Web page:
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Lorona v. Arizona Summit Law School, LLC

United States District Court, D. Arizona

May 17, 2016

Paula C. Lorona, Plaintiff,
v.
Arizona Summit Law School, LLC; Infilaw Corporation; Jane and Johns Doe 1-100; Black Corporation 1-100; White Partnership 1-100, Defendants.

          ORDER

          Neil V. Wake United States District Judge

         Before the Court is Defendant Arizona Summit Law School, LLC’s Motion to Dismiss (Doc. 35) and the parties’ accompanying briefs. For the reasons that follow, the motion will be granted in part and denied in part.

         I. BACKGROUND

         On March 2, 2015, Paula Lorona filed a complaint pro se in state court against Arizona Summit Law School, LLC (“Arizona Summit Law School” or “the Law School”), Infilaw Corporation (“Infilaw”), and various individuals and entities. (Doc. 1-1 at 1-18.) Lorona then amended her complaint to include federal statutory claims. (Doc. 1-1 at 56-80.)

         On May 28, 2015, the defendants removed to federal court. (Doc. 1.) Lorona then obtained counsel (Doc. 14) and amended her complaint again (Doc. 20). That second amended complaint named only Arizona Summit Law School, Infilaw, and fictitious entities as defendants. (Doc. 20 at 1.) It claimed violations of federal employment laws and state fraud laws. (Id. at 18-49.) The Court dismissed many of the employment claims and all the fraud claims for failure to state a claim upon which relief may be granted, but permitted Lorona to amend her complaint again. (Doc. 33 at 27-28.)

         On January 14, 2016, Lorona filed a third amended complaint. (Doc. 34.) The revised complaint contains federal employment claims against all defendants and state-law fraud and negligent misrepresentation claims against Arizona Summit Law School only. (Id. at 14-28.) The Law School moves to dismiss the fraud and negligent misrepresentation claims. (Doc. 35.) Oral argument was held on May 13, 2016.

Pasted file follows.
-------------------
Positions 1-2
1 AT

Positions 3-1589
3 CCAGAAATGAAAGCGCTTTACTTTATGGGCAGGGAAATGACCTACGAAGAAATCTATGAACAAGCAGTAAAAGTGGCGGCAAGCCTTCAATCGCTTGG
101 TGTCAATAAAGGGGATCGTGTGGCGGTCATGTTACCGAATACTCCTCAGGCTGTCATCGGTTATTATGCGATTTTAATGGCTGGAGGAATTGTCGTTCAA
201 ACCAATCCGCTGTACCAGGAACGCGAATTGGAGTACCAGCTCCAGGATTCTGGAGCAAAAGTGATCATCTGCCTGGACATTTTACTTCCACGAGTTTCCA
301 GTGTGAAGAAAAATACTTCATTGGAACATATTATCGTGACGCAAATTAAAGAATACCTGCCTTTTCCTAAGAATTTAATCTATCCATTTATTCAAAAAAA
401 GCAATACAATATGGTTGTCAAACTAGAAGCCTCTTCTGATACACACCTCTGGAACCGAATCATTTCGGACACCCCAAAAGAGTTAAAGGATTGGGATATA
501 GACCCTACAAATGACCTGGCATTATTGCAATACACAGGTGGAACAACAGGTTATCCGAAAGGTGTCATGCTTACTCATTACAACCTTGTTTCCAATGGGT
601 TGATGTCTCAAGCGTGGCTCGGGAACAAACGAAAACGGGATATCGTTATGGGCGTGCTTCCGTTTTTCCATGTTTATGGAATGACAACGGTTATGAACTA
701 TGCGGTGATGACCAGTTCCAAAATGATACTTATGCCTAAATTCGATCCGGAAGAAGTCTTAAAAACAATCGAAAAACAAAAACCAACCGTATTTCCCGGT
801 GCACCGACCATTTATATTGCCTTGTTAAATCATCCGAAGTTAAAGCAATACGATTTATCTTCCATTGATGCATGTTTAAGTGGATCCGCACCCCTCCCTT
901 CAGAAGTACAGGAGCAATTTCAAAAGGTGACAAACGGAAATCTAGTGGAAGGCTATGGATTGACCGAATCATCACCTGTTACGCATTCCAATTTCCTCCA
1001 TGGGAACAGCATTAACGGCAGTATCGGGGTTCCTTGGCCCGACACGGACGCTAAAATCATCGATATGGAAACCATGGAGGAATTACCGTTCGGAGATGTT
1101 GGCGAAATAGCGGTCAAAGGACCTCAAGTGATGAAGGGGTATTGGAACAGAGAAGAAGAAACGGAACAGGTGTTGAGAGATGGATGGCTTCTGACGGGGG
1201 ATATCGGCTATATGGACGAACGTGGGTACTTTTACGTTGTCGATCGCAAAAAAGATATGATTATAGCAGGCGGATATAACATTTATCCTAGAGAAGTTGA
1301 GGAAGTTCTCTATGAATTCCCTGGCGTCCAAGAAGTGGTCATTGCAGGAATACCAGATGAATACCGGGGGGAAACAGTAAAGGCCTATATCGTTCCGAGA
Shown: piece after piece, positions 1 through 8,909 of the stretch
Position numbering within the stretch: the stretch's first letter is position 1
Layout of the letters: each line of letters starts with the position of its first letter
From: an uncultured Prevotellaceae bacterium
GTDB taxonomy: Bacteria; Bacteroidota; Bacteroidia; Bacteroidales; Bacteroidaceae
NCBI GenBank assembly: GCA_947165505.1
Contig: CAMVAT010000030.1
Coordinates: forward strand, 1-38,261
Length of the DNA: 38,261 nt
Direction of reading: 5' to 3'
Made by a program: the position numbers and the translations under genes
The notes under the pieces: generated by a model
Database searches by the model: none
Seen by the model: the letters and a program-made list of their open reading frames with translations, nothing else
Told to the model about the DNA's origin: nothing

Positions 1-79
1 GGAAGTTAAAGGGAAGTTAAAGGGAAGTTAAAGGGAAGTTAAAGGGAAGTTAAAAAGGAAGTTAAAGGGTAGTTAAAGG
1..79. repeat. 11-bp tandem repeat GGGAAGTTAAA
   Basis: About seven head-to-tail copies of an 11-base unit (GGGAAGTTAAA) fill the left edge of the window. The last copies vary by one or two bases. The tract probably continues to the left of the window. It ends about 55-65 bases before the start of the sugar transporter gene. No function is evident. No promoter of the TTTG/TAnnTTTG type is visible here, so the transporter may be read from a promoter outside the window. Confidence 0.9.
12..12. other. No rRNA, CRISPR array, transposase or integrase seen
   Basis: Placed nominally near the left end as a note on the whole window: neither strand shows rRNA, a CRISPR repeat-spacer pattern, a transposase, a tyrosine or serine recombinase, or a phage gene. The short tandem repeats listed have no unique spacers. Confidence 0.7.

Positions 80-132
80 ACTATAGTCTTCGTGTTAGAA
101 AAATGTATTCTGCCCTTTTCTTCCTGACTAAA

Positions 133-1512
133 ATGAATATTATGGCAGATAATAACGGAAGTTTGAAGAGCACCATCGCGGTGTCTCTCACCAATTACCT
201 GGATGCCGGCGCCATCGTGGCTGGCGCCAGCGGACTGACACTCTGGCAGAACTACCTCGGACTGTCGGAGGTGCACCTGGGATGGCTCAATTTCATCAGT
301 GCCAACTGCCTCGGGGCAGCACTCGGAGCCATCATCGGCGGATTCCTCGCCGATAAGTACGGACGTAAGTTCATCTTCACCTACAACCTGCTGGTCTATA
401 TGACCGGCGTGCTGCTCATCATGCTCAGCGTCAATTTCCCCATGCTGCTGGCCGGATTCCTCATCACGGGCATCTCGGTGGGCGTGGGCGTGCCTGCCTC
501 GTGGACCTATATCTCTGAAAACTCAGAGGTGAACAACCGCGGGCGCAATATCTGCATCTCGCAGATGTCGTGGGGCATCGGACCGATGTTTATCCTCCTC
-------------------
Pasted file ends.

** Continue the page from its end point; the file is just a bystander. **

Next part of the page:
The relevant allegations in the third amended complaint are summarized below. They are presumed true at this stage.

         A. Arizona Summit Law School’s Representations to Lorona

         In considering whether and where to attend law school, Lorona reviewed Arizona Summit Law School’s “Viewbook, ” a marketing brochure about the Law School. (Doc. 34 at ¶¶ 37-38.) She read a paper copy of the Viewbook on campus, as well as an online copy on the Law School’s website. (Id.) The Viewbook contained enrollment statistics about the Law School’s students, including their median Law School Admission Test (“LSAT”) scores and undergraduate grade point averages (“GPAs”). (Id. at ¶¶ 38, 49.) LSAT scores and undergraduate GPAs are commonly accepted indicators of a student’s likelihood to succeed in law school and pass the bar exam. (Id. at ¶ 48.) As of spring 2008, the Viewbook reported a median LSAT score of 153 and median undergraduate GPA of 3.18. (Id. at ¶ 49.) The Law School also reported this information to a third party, the Law School Admission Council, which posted the information on its website. (Id. at ¶ 38.)

         Lorona also reviewed other statements by the Law School about its program. She read on the Law School’s website that more than 80% of its graduates passed the bar exam. (Id. at ¶ 41.) She read in the Law School’s application packet that only two out of 70 graduates who were actively seeking employment were unemployed and that graduates had a median salary of $60, 000 and a median student loan debt of $101, 310. (Id. at ¶ 39.) She read in the Law School’s application instructions that the Law School is governed by an American Bar Association standard prohibiting the admission of applicants “who do not appear capable of satisfactorily completing its educational program and being admitted to the bar.” (Id. at ¶ 40.)

         Based on this information, Lorona decided the Law School would be a good school to attend. (Id. at ¶¶ 42, 89.) In August 2009, she applied for traditional enrollment and was accepted as a traditional evening student. (Id. at ¶ 44.)

         As a student, Lorona kept track of the Law School’s enrollment statistics, which the Law School updated each year. (Id. at ¶¶ 45-47.) In particular, she noted that the Law School’s median LSAT scores and undergraduate GPAs remained stable while she was a student and compared favorably to other law schools. (Id. at ¶ 48.) Through 2014, the Law School continued to report an “Ultimate” bar pass rate of over 80%. (Id. at ¶¶ 61-62.) This rate was based on the number of Law School graduates who passed the Arizona Bar Exam on the first or subsequent attempts. (Id. at ¶ 61.) The Law School also continued to report graduates’ employment status and average salaries. (Id. at ¶ 67.) From 2010 through 2013, the Law School’s website stated that the school “places 97% of its graduates into jobs within nine months of graduation.” (Id. at ¶ 68.) Based on this information, Lorona decided to remain at the Law School. (Id. at ¶¶ 48, 63, 69, 90.)